Okay, okay, okay! We get it… you want our click! But, do you deserve it? If we didn’t have to actually deliver on what our headline promises, content marketing would be a doddle. Though, finding something on Google would be a nightmare – the black hat SEO brigade would be out in full force.
In reality, if your page doesn’t deliver the promise made in the headline (or SERPs for that matter), you’re not doing it right! You’ll also find yourself in the company of irrelevant results on page 3.
We all know about the importance of headlines but we’d be lying if we said it was easy. With content marketing becoming so intensely competitive, you need an edge. The demand for content isn’t growing, though the amount of content being produced is. So, we thought we’d share a little advice and guidance on this – while also attempting some hilarious headline themed banter in the process. Here’s how to write a headline and of course, how not to…
…in other words, the ultimate guide to the best tips for amazing stuff (obviously)!
Bad Headlines Can Make or Break Your Content
If you’re weighing up the pros and cons of taking your brand’s content strategy down the same route as clickbait YouTube conspiracy videos, we can offer some clarification… Don’t!
8 out of 10 people will read your headline, only 2 out of 10 will actually read the rest of your article.
Whether you use clickbait to lie to searchers or simply bore us to sleep with your unimaginative title, a headline can actually prevent people from clicking. Here’s some damage you could see as the result of poor headlines.
Lack of Traffic
If your headline is boring, too descriptive or not informative enough, it’ll damage your traffic. You need to give searchers a reason to actually click on your article. Even if you’ve got the best content on the internet, you need to entice clicks.
Let’s face it, unless you’re writing blogs for the likes of Buzzfeed or LadBible, you probably want your content to rank. This means you’re going to need to optimise your headline for a particular keyword or search term. If you don’t do this, you’ve got very little chance of ranking. More about this later…
Loss of Trust
If you use an unrelated or misleading clickbait headline, users will learn to distrust your content in future – it only takes one bad experience to ruin searcher trust.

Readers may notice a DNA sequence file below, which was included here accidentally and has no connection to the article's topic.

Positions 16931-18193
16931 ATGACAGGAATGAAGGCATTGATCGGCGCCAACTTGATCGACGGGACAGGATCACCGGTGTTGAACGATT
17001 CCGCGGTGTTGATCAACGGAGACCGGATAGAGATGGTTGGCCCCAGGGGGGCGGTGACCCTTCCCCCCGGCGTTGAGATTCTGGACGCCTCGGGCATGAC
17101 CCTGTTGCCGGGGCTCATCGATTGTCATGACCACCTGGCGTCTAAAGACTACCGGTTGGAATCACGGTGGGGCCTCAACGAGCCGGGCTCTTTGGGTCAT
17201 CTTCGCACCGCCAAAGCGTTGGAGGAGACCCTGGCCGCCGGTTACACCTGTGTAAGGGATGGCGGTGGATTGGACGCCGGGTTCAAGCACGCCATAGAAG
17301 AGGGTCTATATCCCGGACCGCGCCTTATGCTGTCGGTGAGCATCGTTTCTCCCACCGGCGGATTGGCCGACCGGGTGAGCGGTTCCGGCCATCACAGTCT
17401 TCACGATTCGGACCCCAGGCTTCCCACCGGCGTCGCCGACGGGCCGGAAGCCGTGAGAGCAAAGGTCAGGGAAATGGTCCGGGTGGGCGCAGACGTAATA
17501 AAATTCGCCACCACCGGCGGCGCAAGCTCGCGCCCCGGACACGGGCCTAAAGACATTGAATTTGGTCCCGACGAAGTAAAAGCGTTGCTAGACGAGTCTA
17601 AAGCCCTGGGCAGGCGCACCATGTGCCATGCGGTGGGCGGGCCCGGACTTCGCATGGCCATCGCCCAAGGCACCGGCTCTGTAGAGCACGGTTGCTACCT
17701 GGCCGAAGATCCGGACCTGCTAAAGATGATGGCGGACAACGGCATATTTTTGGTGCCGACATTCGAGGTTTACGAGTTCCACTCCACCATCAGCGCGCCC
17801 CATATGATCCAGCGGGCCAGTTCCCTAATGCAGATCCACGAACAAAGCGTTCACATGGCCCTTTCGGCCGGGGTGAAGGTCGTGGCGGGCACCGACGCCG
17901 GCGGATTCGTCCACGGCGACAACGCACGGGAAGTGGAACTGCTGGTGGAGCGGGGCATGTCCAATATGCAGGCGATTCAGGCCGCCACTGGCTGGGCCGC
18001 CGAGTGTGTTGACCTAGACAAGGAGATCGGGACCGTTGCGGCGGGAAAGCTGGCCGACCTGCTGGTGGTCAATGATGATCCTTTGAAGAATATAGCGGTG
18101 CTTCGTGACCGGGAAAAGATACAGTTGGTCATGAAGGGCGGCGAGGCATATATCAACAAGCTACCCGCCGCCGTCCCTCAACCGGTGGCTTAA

Moreover, Google will notice your suspiciously high bounce rate. This will tell them your content isn’t delivering an answer to the search query. If you managed to rank, it won’t last long.
To the 1% who read a blog from start to finish (hello Mum), you’re probably wondering what’s happening. To the other 99% who skim through online articles, we’ve just caught your attention. Unfortunately, you’re going to be bitterly disappointed – there’s no free beer here!
It hurts, doesn’t it? That’s how your readers feel when they Google a search term, click on your article and don’t get the page they were hoping for.
Moreover, this illustrates another crucial point (we’re clever like that). Don’t just focus on your main headline. Your H2s and H3s are also important. People skim articles, top-notch headings will grab and keep their attention.
Headline Clichés to Avoid (You Won’t Believe Number 4)
A bad headline can make a great article seem underwhelming or even a little dodgy. Here are some clichés that could devalue your content.
‘The Ultimate Guide…’ or ‘The Definitive Guide…’
This has become a massively overused title. We’ve even used it ourselves a few times (but let’s pretend we didn’t tell you that).
You shouldn’t claim something to be an ‘ultimate guide’ unless it’s all-encompassing. For example, if you’re writing about social media image sizes (totally nailed that internal link), there’s a clear quantifiable amount of information to cover. If you know you’ve included everything, by all means call it an ‘ultimate guide’.
Having said that, even if you do include every piece of information on a topic, it might be worth trying something a little more original.
Best Tips for…
Are you actually offering us the best tips here or are you throwing the kitchen sink at this blog in an attempt to rank number 1? 10x content is great for ranking but don’t act like you’ve curated the best advice around when in reality you’re adding everything you can possibly find about a subject.
‘Amazing’, ‘Spectacular’, ‘Awesome’
Is it really though?
Adjectives like this are empty. You’re not communicating anything special. As a brand, you don’t get to choose whether something’s amazing or awesome – that’s up to your audience.
Above all, ‘amazing’ just isn’t amazing anymore.
Like with everything, adjectives aren’t all bad. If you reach deeper into your vocabulary for something original, adjectives can be an evocative and engaging addition to your title.
Keep reading on and you’ll find an amazing, spectacular and awesome section about adjectives!
The Holy Grail of bad headlines.
This really is a fine balance. We need to work with a bit of clickbait to actually entice readers. Having said this, using it excessively can be seriously off-putting.
All content creators should give Reddit’s /r/SavedYouAClick a look. Here users take enjoyment from spoiling clickbait headlines. This is a place you don’t want to see your article shared.
Here are a few examples:
- The one McDonald’s dish you should NEVER order according to ex-employees | Filet-O-Fish
- You will never guess which Netflix show is most binge-watched in Canada | Trailer Park Boys
- Reality check: Was Hilary Clinton photographed with Osama Bin-Laden? | No
- What happened when Luis Suarez asked Lionel Messi to take a free kick | He let him take it
- Has Wetherspoons really banned staff from wearing poppies? | No
- What would happen if you never stopped eating? | You would die
- Robin Williams’ final net worth will bring you to tears | $150 million
By all means make your headlines irresistible, but does the world really need another Buzzfeed?